I wonder why we jump to conclusions about other people and their activities. I recall with fondness incidents after I joined as a teacher an army institute where a Colonel was its principal.
With my civilian background, everything there was a little overwhelming. On the first day at the campus, I was greeted by the Colonel who talked in an authoritative tone. He was bald, tall, well-built and had wide Chinese-like eyes which, according to my colleagues, caused a sense of fear amongst the school staff and students. While some called him Hitler, others had other nicknames.
My first encounter with the Colonel took place when one evening I was having a walk with my friend Vivekananthan. We're enjoying our walk when suddenly a voice shook us. I saw the Colonel walking briskly towards me. "Rajesh, keep your hands off your pockets while walking, will you?" he said this and walked away.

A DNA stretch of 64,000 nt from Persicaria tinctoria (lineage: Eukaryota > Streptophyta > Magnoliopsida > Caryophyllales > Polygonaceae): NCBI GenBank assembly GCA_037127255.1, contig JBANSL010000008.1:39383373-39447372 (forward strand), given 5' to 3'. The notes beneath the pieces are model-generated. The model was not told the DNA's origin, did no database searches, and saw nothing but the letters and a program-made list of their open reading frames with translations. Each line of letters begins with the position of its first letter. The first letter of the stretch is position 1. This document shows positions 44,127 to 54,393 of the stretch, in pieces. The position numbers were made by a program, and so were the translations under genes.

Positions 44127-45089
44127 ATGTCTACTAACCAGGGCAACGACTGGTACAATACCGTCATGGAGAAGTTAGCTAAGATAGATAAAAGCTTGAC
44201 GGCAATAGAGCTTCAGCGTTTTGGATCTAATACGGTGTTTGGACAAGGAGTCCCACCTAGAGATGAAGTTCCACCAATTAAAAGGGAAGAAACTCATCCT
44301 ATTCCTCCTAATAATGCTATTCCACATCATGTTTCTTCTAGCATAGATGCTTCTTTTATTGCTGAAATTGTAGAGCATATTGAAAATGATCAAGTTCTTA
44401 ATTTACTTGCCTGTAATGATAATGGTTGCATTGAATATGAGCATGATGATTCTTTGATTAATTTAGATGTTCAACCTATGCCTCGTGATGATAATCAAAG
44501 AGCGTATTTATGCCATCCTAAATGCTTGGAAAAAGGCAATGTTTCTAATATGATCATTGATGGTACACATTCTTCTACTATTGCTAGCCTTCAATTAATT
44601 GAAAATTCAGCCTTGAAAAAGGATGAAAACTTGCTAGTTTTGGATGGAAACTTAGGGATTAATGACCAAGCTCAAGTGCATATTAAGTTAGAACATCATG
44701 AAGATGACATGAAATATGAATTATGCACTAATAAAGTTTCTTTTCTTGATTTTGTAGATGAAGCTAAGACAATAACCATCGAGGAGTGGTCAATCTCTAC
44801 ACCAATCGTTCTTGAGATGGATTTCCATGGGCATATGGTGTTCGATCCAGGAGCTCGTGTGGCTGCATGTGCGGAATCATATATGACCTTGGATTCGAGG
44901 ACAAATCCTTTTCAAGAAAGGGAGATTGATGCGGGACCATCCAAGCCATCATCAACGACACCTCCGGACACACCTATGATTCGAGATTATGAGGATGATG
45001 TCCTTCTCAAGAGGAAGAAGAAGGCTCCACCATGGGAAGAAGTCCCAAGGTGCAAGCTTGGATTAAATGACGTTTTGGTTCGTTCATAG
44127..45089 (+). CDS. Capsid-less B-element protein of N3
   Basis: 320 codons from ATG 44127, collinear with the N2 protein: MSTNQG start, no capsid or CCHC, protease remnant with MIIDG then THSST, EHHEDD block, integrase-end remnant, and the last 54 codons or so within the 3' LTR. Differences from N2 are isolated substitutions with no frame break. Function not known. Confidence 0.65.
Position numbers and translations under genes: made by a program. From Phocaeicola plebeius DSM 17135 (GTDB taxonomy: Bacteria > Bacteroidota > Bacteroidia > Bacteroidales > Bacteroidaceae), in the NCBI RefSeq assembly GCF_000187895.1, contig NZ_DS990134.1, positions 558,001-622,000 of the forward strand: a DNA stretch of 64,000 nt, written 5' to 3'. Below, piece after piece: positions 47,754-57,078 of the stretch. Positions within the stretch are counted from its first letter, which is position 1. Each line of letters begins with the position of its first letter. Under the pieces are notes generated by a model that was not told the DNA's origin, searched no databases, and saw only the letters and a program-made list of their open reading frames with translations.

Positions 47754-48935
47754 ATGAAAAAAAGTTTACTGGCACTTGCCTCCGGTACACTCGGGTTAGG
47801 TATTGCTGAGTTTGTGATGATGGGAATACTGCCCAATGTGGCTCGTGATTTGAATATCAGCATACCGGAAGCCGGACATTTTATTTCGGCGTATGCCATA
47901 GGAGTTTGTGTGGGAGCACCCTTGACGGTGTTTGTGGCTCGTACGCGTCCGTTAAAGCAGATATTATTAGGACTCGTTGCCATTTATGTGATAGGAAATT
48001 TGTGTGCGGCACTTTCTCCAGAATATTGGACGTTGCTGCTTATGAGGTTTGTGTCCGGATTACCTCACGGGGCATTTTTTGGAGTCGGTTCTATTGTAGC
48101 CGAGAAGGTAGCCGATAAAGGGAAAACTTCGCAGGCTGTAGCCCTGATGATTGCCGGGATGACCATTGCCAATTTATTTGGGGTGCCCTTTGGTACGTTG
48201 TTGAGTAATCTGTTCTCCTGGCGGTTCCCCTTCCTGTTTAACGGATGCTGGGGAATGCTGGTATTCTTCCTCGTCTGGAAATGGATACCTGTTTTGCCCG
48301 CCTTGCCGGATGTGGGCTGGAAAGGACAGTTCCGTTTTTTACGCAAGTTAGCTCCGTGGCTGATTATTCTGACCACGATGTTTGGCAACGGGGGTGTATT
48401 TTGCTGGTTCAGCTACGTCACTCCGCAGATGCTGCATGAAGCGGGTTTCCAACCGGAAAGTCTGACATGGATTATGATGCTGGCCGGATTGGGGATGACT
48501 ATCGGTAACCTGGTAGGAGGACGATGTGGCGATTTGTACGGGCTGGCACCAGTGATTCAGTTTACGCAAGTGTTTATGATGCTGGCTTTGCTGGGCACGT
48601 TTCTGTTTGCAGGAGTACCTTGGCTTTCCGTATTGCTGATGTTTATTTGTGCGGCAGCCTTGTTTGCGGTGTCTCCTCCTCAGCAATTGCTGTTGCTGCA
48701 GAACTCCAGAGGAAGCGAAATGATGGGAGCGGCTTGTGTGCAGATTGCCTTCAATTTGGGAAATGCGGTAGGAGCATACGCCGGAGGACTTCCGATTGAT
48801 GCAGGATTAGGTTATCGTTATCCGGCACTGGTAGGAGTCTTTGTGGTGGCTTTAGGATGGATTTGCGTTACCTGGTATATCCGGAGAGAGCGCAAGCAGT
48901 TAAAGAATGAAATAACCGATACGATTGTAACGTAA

On another occasion, I was walking to my class when I noticed two eyes glaring at me. It's the Colonel waving at me. I quickly walked to him. He looked into my eyes and said, "Rajesh, I see you walking to your class as if you were an Oxford professor"!
I started avoiding him. One day, my friend and I decided to have tea at the shop near the main exit gate. We planned to dash out of the school with the first bell. The Colonel caught us but said nothing.
The following day, he summoned us to his home and offered us tea which he had prepared himself. With tears in his eyes, he then talked about his family and told me that I reminded him of his son who was living abroad.
Whenever I think of those incidents and the Colonel, two things come to my mind: Why we're so bound by our preconceptions that lead us to wrong impressions about people? And, let's not let our prejudices blind us to the good within others.